By 2020 Toyota expects hybrid vehicles to be 20% of global car market
Takeshi Uchiyamada, a top engineer for car make Toyota, made some interesting predictions this week. He expects that hybrid vehicles, including extended-range plug-in hybrids, will become 20% of all global car sales by 2020.
You might be wondering what these predictions are based on. Well, the Toyota’s executive vice president overseeing R&D and engineering pointed out that hybrid car sales are already 20% of annual vehicle sales in Japan, but that most of the developing world is at or below 10 % in hybrid sales. But obviously he believes that these markets will develop in the same way the Japanese market has.
What will Toyota’s market share in hybrid vehicle sales be?
What car manufacturer Toyota’s market share of the hybrid car market pie would be, is something the Toyota engineer refused to expand on though. Up until a shirt while ago, Toyota’s market share in hybrid vehicle sales in the United States had been as high as 80%. However, it has slipped a little bit since new competitors have entered the market.
Toyota does plan to continue its successful run with its high hybrid car sales and hopes to further expand its hybrid presence in all vehicle markets, including in the United States with the Prius V, Prius C and Prius Plug-In by the middle of next year.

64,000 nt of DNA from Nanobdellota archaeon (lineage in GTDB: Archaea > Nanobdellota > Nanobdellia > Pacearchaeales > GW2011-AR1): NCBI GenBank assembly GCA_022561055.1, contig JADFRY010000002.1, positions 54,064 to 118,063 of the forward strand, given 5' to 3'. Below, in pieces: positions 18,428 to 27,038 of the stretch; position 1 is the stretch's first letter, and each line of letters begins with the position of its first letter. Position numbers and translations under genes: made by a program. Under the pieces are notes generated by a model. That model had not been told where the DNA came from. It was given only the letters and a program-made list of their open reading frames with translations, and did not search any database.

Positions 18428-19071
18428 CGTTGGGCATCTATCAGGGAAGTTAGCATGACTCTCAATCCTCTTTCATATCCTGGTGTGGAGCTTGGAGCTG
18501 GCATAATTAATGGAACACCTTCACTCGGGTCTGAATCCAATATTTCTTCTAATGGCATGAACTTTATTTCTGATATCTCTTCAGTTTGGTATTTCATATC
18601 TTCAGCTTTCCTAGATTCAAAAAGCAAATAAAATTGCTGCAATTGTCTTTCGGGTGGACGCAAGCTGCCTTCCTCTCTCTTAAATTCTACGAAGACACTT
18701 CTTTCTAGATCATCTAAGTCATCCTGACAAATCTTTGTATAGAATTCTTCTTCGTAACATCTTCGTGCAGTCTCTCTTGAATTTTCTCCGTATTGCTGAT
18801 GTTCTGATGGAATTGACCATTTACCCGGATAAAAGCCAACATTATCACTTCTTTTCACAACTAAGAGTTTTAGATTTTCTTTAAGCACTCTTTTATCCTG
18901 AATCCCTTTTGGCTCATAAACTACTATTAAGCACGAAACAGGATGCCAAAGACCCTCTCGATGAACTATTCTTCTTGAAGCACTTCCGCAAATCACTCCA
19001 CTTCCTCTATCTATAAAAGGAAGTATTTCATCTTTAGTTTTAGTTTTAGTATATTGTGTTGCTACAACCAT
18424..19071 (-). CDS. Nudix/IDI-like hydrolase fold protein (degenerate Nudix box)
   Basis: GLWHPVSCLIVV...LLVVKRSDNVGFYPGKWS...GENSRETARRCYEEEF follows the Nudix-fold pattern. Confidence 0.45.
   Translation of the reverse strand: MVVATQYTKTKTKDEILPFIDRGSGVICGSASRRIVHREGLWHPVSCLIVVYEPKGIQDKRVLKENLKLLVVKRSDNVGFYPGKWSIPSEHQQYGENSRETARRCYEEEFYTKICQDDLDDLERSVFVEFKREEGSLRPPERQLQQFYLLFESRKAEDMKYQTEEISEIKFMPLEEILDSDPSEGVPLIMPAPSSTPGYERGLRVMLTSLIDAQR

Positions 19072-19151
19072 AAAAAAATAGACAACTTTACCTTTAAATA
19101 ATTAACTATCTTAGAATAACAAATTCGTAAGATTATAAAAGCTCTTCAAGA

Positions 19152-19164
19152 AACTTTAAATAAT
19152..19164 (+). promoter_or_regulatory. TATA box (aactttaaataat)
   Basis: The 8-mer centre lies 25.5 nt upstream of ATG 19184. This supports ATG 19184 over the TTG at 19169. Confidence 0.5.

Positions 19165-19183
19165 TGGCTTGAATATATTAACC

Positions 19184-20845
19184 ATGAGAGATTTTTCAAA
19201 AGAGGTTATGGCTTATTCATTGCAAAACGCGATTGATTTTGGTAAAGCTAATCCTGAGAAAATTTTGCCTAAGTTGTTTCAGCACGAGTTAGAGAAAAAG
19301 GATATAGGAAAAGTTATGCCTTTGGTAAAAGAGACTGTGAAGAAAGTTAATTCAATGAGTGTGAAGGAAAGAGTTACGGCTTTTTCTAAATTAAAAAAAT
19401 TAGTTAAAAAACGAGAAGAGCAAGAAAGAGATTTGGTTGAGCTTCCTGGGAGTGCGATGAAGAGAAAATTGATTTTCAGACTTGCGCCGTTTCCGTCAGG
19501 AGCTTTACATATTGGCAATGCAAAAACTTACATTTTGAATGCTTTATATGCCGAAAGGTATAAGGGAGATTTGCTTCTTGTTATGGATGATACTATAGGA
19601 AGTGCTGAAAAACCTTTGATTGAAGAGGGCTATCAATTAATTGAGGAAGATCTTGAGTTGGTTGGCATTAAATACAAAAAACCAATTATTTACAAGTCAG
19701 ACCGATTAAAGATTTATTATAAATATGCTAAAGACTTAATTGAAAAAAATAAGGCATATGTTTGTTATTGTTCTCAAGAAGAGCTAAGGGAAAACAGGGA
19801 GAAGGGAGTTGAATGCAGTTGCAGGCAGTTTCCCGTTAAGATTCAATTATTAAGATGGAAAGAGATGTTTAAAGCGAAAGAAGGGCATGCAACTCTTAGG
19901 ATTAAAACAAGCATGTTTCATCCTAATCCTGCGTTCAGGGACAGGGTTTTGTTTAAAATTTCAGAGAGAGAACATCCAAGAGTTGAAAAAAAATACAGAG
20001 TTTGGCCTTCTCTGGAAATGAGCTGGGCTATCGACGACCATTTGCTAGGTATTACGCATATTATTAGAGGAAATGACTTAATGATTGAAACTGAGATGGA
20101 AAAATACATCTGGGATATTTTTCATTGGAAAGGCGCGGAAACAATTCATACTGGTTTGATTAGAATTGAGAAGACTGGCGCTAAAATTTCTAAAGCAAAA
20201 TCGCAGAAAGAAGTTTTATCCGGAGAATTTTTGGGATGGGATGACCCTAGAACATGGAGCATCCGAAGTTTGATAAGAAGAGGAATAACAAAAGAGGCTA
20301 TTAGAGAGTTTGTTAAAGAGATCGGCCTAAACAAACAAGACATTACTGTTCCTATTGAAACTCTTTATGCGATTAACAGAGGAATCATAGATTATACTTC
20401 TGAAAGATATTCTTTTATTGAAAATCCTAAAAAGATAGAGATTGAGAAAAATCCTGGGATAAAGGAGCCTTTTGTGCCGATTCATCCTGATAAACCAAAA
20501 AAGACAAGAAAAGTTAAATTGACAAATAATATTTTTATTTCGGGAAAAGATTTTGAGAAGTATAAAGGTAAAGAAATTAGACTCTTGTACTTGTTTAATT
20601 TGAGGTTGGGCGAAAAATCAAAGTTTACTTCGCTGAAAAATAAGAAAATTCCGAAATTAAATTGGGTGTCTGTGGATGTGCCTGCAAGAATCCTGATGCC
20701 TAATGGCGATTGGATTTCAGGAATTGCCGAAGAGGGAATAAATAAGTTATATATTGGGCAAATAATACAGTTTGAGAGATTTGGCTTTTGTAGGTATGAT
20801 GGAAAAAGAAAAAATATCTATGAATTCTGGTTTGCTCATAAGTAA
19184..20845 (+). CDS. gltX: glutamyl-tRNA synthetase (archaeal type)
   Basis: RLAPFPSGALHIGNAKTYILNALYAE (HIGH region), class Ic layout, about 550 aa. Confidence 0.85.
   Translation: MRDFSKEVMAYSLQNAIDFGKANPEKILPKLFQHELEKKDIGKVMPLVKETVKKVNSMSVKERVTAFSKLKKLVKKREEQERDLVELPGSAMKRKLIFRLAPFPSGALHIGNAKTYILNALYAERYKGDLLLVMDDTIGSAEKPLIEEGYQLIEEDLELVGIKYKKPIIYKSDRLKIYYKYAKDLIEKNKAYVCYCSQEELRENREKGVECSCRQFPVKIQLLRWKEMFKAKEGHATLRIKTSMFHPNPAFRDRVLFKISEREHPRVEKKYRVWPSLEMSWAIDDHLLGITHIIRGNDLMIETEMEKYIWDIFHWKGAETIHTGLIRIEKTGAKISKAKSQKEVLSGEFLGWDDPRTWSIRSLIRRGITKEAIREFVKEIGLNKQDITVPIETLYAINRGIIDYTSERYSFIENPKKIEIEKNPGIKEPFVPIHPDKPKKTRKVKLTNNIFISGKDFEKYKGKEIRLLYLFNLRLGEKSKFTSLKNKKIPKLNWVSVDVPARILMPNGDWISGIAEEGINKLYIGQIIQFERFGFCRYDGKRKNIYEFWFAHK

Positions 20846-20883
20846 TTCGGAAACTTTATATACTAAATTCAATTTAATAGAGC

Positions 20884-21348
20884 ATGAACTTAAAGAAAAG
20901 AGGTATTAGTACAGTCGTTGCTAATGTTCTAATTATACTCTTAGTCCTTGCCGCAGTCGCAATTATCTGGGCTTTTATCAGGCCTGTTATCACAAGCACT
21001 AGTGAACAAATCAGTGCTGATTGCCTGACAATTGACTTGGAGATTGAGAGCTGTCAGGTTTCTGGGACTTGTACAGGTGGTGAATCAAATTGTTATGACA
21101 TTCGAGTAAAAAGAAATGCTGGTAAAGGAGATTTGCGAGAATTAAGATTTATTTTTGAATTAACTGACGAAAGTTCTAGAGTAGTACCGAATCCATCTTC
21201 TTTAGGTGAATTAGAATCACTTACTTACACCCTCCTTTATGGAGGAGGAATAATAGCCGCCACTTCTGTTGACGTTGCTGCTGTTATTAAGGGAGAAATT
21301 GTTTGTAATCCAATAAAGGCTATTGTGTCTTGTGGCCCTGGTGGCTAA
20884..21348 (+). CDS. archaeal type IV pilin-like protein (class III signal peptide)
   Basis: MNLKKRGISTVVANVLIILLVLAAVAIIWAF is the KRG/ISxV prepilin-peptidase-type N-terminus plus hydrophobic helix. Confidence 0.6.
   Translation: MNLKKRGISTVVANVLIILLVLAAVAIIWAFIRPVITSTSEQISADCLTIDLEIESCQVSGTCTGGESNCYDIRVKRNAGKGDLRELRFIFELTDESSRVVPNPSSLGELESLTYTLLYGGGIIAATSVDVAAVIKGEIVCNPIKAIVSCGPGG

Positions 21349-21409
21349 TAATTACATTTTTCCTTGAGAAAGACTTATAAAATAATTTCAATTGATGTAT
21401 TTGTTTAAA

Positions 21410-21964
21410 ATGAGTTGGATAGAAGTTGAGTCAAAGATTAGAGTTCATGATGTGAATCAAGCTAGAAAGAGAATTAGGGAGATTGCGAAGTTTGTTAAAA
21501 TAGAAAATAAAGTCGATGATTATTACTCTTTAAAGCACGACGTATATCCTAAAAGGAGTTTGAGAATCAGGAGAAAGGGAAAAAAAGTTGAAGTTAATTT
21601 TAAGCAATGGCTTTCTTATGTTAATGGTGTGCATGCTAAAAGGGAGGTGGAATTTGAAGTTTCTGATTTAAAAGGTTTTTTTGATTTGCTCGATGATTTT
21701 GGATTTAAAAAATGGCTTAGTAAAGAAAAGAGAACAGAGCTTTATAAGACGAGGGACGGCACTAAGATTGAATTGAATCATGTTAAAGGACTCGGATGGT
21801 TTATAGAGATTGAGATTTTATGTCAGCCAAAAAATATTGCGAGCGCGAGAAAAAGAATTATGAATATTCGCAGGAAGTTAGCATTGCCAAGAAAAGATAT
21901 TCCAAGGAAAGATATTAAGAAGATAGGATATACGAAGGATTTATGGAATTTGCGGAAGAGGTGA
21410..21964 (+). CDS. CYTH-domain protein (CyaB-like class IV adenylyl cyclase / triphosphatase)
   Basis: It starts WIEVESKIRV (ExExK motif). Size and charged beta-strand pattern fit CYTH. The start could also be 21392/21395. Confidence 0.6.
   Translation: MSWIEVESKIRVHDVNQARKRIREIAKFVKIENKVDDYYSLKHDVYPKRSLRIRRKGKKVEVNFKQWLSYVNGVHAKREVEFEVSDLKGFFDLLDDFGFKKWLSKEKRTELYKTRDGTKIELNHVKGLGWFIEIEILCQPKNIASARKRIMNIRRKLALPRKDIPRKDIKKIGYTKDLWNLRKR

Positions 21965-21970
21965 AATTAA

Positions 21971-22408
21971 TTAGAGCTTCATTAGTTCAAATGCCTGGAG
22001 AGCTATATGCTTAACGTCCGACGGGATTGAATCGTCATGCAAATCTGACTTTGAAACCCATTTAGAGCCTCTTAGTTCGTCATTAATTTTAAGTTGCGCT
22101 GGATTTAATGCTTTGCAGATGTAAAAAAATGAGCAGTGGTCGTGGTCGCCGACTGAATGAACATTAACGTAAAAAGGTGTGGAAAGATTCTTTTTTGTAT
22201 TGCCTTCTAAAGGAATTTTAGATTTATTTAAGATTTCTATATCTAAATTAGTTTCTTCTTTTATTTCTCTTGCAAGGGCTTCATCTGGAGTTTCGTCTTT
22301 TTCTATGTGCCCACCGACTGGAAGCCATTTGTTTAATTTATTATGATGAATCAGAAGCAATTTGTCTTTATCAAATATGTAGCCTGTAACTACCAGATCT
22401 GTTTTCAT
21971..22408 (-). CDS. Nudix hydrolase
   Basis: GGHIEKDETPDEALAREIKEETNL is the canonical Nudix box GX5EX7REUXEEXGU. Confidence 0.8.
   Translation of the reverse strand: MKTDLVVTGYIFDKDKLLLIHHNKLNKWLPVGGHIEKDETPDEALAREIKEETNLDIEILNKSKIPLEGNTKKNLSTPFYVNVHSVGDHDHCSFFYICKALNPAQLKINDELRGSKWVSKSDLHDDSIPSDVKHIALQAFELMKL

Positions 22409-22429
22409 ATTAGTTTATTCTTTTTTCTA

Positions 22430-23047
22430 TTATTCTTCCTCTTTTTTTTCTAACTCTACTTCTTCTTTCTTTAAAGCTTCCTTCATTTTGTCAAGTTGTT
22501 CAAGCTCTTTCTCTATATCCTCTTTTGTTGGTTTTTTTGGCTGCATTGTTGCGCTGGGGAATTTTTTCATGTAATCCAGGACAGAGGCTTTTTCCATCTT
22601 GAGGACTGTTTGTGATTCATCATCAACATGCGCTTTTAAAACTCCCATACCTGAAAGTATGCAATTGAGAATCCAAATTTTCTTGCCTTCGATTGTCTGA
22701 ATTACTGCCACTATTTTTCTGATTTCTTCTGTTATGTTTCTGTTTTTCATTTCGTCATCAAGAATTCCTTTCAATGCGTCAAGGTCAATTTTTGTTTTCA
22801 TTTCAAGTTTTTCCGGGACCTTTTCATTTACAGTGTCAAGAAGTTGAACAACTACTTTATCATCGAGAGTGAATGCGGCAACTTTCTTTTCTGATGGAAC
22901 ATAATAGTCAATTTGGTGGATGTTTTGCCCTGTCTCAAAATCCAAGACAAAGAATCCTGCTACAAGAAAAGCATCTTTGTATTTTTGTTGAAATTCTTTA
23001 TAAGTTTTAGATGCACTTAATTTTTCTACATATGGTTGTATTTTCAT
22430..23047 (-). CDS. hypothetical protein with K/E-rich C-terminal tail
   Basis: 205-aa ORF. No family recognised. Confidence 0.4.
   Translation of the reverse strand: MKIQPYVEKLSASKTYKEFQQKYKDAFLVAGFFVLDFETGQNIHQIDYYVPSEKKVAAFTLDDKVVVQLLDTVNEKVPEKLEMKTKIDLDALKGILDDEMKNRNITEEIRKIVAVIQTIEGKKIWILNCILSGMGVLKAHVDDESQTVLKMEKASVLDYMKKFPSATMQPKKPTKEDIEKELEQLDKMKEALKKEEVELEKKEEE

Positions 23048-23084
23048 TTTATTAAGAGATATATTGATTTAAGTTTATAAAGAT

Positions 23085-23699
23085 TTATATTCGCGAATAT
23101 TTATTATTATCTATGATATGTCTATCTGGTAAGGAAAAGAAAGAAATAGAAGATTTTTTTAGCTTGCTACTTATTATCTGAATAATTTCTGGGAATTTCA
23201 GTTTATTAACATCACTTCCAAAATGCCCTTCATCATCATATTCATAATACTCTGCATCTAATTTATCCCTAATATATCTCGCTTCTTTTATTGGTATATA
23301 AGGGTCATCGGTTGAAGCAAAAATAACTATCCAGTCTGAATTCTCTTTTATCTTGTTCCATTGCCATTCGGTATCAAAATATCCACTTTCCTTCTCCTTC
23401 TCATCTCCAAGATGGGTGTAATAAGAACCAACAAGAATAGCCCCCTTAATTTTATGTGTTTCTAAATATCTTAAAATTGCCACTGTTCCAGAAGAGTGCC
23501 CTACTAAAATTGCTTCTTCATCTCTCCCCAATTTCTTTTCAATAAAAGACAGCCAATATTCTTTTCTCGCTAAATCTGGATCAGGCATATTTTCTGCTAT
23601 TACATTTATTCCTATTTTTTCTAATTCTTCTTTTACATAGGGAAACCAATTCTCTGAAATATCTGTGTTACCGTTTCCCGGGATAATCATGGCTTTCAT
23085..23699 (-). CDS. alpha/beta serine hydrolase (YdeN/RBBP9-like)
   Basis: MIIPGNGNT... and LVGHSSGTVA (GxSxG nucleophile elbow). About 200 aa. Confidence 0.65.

According to Takeshi Uchiyamada, the automotive company also hopes to double the U.S. sales volume of the Toyota Camry to about 50,000 units in 2012. On the European car market, a hybrid version of the redesigned Yaris will be released.
Toyota production management in relation to hybrid car sales growth?
For the car manufacturer to be able to meet the expected rise in demand, the production process needs to be adapted. That is why car maker Toyota is looking into using suppliers outside Japan to build hybrid components. After the March earthquake in Japan, it became clear to the company that it is too dangerous to rely on a single source for key components.
Toyota engineer’s predicts grim future for electric vehicles
Up until now, Toyota has concentrated on building hybrid cars and plug-in hybrids to live up to the increasing demand for ‘green vehicles’. Electric cars have not been a priority for the car brand. So it doesn’t come as much of a surprise that Uchiyamada doesn’t predict a positive future for electric vehicles.
He expects that electric vehicles will fall short of their hype. “Based on the current data, the targets announced by other players show they are not on track,” Uchiyamada said. “Compared to the target, it’s pretty disappointing for them.”